Hurricane Dorian: The Damage, The Cost, The Help


Considered to be the most destructive natural disaster ever to strike the Bahamas, Hurricane Dorian stretched from the Central Atlantic to just off the Eastern Seaboard over the course of two weeks. NBC News confirmed that the Category 5 hurricane killed at least forty-four individuals since August 24. Anthony Ferguson, commissioner of the Royal Bahamas Police Force, and Health Minister Dr. Duane Sands indicate that this toll may actually be much higher with more deaths likely to have occurred indirectly or are unaccounted for. With thousands of more people missing, search and rescue campaigns seek to minimize the number of additional deaths. 

Hurricane Dorian’s damage does not end with displaced individuals. Wind speeds that exceed 180 mph and storm floods pushing 20 feet tall have engulfed the Bahamas and made Dorian the second most powerful to strike the Atlantic Basin. Properties and massive infrastructure are now gone as it slowly moved through the Abaco Islands and Grand Bahamas. The Grand Bahamas International Airport in Freeport (FPO), the only airport on the island, was found abandoned and decimated with small airplanes and debris scattered across the “levelled, ripped in” building. Another instance, Leonard Thompson International Airport (MHH) in Marsh Harbour, Abaco displayed similar devastation and has also been shut down indefinitely. Independent from the cost of items lost by residents of the Bahamas, analysts at the investing bank group UBS predicted that Hurricane Dorian would cost the insurance industry upward of $25 billion. Plus, the cost corresponding to such an intense hurricane is exponentially higher according to Nobel-Prize winning economist William D. Nordhaus. But estimates like the both typically do not account for the amount of money put into physically rebuilding as opposed to investing in growth for the country, so the price ceiling may be much higher. Such an expensive process will require unified action toward improving the condition of the archipelago.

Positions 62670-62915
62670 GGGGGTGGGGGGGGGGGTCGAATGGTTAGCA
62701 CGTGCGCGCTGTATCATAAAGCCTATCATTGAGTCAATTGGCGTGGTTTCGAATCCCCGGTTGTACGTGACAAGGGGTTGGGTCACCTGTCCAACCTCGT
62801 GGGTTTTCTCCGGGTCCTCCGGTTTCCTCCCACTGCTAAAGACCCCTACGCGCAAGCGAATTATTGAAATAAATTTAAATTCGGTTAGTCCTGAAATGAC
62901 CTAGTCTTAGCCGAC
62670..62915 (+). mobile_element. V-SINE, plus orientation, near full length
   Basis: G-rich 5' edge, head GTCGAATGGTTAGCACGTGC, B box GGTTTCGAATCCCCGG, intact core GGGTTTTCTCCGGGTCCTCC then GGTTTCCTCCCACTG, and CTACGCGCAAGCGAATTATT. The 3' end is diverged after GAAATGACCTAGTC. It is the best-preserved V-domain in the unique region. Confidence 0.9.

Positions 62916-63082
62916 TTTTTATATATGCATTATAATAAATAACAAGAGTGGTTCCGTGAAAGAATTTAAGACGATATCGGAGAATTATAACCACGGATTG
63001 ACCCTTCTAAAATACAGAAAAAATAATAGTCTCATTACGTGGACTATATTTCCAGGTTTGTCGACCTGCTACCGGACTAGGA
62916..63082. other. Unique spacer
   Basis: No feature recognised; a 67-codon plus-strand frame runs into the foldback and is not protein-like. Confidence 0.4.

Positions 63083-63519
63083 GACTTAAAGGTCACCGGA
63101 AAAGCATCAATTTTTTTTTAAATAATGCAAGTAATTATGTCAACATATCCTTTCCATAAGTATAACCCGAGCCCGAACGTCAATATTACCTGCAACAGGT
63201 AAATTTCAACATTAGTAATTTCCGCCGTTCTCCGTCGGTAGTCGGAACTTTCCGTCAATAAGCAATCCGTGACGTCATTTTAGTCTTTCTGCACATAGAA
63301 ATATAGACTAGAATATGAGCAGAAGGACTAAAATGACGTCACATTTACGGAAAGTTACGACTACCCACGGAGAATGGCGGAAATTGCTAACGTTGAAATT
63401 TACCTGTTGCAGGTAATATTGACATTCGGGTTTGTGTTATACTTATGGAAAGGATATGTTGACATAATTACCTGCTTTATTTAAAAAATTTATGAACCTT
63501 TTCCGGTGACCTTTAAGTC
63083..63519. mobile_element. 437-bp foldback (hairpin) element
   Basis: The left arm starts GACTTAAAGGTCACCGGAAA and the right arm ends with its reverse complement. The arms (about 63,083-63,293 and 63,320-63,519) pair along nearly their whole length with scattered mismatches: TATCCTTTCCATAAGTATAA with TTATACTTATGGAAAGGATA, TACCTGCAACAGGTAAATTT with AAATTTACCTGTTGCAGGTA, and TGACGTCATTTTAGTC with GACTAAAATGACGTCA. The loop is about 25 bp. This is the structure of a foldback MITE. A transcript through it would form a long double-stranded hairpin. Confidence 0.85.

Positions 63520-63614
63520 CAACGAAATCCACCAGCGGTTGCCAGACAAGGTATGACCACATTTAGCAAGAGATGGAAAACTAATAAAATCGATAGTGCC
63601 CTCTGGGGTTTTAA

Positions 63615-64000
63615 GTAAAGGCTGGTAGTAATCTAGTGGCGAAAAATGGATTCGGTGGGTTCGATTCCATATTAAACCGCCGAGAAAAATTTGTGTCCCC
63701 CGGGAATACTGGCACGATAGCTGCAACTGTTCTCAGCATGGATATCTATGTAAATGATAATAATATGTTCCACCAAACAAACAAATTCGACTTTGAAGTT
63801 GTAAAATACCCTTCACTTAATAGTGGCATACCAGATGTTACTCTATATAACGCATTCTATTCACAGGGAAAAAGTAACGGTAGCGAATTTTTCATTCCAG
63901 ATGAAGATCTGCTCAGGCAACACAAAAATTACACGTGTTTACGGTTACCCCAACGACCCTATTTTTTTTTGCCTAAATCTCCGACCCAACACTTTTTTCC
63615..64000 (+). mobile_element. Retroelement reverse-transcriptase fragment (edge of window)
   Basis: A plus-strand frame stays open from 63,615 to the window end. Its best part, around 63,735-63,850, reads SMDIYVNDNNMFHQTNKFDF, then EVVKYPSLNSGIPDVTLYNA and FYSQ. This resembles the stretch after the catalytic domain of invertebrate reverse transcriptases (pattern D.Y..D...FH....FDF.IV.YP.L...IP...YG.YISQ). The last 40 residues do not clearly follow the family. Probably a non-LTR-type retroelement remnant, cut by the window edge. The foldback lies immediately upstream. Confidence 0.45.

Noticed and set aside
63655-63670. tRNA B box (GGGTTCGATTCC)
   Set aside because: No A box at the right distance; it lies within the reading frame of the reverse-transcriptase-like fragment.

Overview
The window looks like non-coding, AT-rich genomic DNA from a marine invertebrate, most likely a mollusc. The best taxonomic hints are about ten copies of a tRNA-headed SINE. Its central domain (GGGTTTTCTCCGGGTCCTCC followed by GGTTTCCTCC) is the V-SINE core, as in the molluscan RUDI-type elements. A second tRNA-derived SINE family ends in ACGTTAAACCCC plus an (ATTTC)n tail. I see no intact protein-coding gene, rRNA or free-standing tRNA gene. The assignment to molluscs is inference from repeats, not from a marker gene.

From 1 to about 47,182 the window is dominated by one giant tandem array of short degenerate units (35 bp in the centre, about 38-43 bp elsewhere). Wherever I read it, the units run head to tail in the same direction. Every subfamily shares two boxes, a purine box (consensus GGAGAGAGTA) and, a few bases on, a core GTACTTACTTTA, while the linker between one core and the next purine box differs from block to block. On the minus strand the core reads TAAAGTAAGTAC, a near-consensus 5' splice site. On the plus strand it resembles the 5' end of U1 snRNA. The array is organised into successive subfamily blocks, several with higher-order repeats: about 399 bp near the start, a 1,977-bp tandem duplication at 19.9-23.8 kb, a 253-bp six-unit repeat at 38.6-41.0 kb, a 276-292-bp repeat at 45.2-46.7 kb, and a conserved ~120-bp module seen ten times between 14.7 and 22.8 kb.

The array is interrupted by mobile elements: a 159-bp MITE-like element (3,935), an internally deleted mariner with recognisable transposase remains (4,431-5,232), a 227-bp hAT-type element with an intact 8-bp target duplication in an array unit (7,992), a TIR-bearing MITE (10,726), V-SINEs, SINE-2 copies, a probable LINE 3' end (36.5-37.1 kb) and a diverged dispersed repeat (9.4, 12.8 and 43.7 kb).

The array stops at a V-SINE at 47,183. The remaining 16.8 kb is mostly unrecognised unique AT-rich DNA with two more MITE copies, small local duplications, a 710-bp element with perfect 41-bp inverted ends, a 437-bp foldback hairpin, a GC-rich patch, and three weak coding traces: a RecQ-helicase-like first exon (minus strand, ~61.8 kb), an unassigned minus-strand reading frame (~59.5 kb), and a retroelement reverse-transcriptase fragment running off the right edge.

In order to ensure a future for the Bahamian islands, both international and community cooperation are required. While the U.S. Coast Guard and other government entities aid in relief operations, many underestimate the utility and power in smaller, independent assistance. There a multitude of options for one to play a helping part. For example, many untouched islands can still generate profit that can be directed towards relief. In fact, not only did some islands in the Bahamas escape the ferocity of Hurricane Dorian, but these intact locations are extremely useful in the recovery process for the rest of the country as well. As tourism is already a major source of income (about 60%) for the Bahamas, CNN hopes that revenues from more “tourist dollars” will help fund and expedite the rehabilition of its infrastructure, while also providing a great vacation destination for families. Their estimates find that about 30 islands contain intact airports and hotels still “ready to receive” travellers. In addition, proof of effect is backed by numerous stories about individuals rescuing other people and animals alike from trapped or enclosed conditions. Or other avenues that would not require as much physical or dangerous activity like donations or spreading awareness are equally as useful to fund for these resources. Regardless of what method one can use to help the crisis, action and awareness are essential components in restoring the Bahamas to the beauty that it originally was.


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